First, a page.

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The Stroum Center for Jewish Studies has a proud tradition of supporting early-career scholars through the Hazel D. Cole Fellowship in Jewish Studies. In 2020-2022, Brendan Goldman, an expert in medieval Jewish history, will join our faculty as the Cole Fellow in Jewish Studies. 

Brendan Goldman, the 2020-2022 Cole Fellow in Jewish Studies, will look at the history of state violence against minorities by delving into records of the punishment, imprisonment, and expulsion of Jews found in the Cairo Geniza, a cache of thousands of documents found in an Egyptian synagogue.

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About this talk

Today, Jews perceived as white occupy a position of privilege in American society, with powerful allies in the halls of Washington D.C. But before the emergence of concepts of race in seventeenth-century Europe, Jews were a (and sometimes the) quintessential minority in many regions of the Christian- and Islamic-ruled world.

In these contexts, diasporic Jewish communities most often experienced state actors not as advocates or even neutral arbiters; rather, they were the enforcers of Jews’ second-class status. Policemen, jailers and soldiers worked at the behest of Christian and Muslim kings and nobles to imprison, torture, expel and even slaughter Jews. The Jewish sources that record these acts are critical to understanding the evolution of how states have used violence to disempower their most marginalized communities.

This talk focuses on a remarkable cache of personal letters, court deeds and petitions from medieval times preserved in the geniza (storage room) of the Ben Ezra Synagogue in Cairo, Egypt. Each section of the talk will focus on a different facet of how Jews and other non-Muslim minorities (known as dhimmis) experienced state violence in the Islamic world. The first section addresses interactions with the police and state courts; the second focuses on institutions of incarceration — prisons and the system of house arrest; and the third and final section deals with state-sanctioned popular violence against Jews.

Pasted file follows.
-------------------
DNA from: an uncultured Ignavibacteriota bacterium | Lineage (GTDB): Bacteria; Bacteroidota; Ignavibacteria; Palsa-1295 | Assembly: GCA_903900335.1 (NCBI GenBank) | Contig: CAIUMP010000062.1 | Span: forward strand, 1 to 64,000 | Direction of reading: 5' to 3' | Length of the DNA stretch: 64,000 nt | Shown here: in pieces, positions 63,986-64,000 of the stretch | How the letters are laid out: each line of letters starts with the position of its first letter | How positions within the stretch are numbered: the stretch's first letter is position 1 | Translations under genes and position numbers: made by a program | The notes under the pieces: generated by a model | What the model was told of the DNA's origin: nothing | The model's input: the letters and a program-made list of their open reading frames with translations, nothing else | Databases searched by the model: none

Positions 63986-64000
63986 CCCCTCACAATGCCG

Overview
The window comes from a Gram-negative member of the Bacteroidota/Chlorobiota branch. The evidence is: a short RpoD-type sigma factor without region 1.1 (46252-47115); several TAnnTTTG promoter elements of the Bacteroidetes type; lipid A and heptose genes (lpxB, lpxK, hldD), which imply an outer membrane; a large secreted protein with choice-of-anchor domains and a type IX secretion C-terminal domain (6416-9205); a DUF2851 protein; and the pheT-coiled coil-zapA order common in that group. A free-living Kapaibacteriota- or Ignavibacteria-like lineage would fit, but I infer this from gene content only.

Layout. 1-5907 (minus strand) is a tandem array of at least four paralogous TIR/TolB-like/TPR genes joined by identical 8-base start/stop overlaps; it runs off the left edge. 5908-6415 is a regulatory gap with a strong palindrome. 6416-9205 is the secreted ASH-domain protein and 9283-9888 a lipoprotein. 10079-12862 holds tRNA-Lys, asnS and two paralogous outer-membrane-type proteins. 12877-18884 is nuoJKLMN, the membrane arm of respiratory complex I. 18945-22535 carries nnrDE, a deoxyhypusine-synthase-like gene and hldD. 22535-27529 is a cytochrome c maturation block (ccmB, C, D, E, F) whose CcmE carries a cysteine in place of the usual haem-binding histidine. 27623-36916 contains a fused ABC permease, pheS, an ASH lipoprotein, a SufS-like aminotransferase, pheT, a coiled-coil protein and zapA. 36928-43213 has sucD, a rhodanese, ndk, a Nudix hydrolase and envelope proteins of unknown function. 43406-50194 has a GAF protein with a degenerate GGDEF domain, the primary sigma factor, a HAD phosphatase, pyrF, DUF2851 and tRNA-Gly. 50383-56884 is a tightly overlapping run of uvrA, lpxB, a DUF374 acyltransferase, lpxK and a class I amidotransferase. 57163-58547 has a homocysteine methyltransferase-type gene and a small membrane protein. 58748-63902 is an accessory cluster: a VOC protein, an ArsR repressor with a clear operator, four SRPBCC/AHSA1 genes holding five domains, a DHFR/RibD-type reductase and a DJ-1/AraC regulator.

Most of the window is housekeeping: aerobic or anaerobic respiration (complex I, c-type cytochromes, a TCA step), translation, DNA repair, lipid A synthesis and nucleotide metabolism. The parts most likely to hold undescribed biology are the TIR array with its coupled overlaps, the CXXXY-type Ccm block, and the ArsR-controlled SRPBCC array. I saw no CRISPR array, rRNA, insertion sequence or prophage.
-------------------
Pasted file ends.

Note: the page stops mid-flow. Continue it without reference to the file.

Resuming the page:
Goldman’s reflections on this topic will be available for viewing before the live event, which will include a live Q&A starting at 4:45pm. You may watch the pre-recorded video on YouTube here.

Part 1 | Police and State Courts
Part 2 | A Carceral State: Prisons and House Arrest
Part 3 | State Sanctioned Popular Violence

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About the speaker

Portrait of Brendan Goldman, smiling, wearing a collared button-up white shirt and black cardigan, standing with a collegiate-looking wall in the backgroundBrendan Goldman comes to the Stroum Center from Princeton University, where he was a postdoctoral research fellow in the Program in Judaic Studies, in addition to coordinating the Comparative Diplomatics Workshop and teaching at Northern State Prison in Newark, New Jersey. He received his Ph.D. in history from The Johns Hopkins University in 2018.

His first book, “Camps of the Uncircumcised: The Cairo Geniza and Jewish Life in the Latin Kingdom of Jerusalem,” is under contract with University of Pennsylvania Press and will be published in 2021. His second book project, tentatively titled “A Disciplinary Society: Medieval Prisons through Jewish Eyes, 1000-1300,” examines how documents found in the Cairo Geniza, a synagogue storehouse preserving more than 40,000 medieval writings, can illuminate the ways in which state violence shaped the lives of everyday people during the Middle Ages.